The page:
Agency and professional staff and community members are also invited to be part of a workshop in their local community ($30 for a 2 hour workshop. You can register online through Eventbrite) on one of the days the theatre is presenting in their location. See http://www.griffith.edu.au/health/school-human-services-social-work/partnerships-collaboration/tramp for more details or our facebook site www.facebook.com.au/theatreraisingawarenessofmissingpeople.

Don’t Miss the Missing People’s Conference

Every week, children and young people in care go missing – sometimes for only a few minutes or hours, sometimes for weeks, months or years.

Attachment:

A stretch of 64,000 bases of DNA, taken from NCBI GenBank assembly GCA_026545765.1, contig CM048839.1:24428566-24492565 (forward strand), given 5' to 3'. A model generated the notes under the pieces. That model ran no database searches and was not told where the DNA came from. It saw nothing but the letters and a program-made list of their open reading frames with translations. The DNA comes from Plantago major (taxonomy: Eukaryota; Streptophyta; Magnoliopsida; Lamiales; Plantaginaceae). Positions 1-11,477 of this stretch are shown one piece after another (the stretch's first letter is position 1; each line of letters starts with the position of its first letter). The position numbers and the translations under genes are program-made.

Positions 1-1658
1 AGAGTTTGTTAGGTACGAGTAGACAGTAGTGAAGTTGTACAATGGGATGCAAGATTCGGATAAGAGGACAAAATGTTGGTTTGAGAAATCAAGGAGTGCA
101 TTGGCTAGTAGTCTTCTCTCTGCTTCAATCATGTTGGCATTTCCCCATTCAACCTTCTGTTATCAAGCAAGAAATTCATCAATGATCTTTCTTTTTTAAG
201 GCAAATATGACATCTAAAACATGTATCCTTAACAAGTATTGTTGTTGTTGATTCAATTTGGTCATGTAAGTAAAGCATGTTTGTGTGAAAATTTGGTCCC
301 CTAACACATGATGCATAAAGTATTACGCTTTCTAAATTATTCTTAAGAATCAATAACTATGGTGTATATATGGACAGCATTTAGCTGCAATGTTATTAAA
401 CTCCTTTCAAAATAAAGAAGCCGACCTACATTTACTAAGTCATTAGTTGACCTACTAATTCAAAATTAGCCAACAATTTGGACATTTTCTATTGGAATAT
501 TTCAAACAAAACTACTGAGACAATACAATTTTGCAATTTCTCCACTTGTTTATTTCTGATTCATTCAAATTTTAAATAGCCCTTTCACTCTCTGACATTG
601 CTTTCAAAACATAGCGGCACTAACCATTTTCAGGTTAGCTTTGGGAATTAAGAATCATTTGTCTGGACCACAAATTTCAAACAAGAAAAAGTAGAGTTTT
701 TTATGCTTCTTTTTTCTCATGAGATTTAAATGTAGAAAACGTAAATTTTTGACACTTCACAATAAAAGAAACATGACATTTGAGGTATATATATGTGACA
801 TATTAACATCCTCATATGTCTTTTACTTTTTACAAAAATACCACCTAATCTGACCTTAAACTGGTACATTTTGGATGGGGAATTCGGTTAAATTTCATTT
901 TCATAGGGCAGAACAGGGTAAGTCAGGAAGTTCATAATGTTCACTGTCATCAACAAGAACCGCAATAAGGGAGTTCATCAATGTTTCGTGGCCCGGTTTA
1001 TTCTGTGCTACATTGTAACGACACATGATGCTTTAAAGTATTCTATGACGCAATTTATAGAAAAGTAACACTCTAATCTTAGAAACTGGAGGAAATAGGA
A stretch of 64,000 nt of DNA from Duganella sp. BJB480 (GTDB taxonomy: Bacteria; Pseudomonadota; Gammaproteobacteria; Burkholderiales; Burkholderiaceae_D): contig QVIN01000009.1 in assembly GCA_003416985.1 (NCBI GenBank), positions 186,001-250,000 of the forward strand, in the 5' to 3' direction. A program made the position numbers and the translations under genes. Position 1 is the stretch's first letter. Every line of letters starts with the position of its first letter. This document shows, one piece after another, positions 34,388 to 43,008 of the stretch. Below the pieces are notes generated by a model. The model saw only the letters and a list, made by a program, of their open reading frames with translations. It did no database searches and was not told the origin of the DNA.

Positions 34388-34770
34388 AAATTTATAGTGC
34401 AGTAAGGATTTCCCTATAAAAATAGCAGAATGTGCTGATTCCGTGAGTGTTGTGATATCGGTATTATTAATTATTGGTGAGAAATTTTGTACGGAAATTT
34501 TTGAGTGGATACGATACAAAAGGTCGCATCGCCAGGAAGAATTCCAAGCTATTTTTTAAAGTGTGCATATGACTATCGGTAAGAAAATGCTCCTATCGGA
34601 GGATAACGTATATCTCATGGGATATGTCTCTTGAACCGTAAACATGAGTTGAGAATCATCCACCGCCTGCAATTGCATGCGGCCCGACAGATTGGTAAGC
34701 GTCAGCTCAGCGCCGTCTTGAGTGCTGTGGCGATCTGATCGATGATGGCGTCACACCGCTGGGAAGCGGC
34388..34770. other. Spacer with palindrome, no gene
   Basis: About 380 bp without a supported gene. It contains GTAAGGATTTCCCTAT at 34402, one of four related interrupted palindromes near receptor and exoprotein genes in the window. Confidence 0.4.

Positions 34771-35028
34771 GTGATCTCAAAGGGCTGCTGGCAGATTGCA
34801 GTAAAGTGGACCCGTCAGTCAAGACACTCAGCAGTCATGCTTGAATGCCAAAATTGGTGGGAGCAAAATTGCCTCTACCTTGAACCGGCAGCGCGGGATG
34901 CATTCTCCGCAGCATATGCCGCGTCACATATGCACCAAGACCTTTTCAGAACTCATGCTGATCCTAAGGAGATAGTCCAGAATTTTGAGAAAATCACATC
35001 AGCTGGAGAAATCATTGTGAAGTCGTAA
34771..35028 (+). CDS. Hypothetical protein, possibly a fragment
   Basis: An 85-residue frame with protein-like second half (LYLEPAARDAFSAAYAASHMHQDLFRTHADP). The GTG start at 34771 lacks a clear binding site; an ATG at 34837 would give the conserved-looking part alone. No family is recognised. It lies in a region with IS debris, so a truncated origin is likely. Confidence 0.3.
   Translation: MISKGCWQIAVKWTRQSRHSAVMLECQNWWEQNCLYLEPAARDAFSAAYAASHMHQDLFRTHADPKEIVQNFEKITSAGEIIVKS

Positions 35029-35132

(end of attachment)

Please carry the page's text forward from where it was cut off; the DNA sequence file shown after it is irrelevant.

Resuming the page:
Children, young people and families with whom you are working may also be experiencing the turmoil created when a member of their family is missing.

Make sure that you have registered to attend the Missing People: Issues and Implications Conference to be held at the Logan Campus of Griffith University on Thursday 5th and Friday 6th July 2012.

Two sessions incorporated within the Conference Program that have special importance and may be of great interest to you include:

  • A key note address by Dr Susan Robinson from Charles Sturt University about missing children, assumptions, investigative issues and outcomes, and
  • A Panel Discussion about children who go missing from care.

The Panel discussion will be facilitated by Professor Clare Tilbury (Griffith University) and the Panel Members will include Dr Julie Clarke (Griffith University), Lindsay Wegener (PeakCare Queensland), Detective Senior Sergeant Damien Powell (Missing Persons Unit, Queensland Police Service) and Belinda Mayfield (Department of Communities, Child Safety and Disability Services).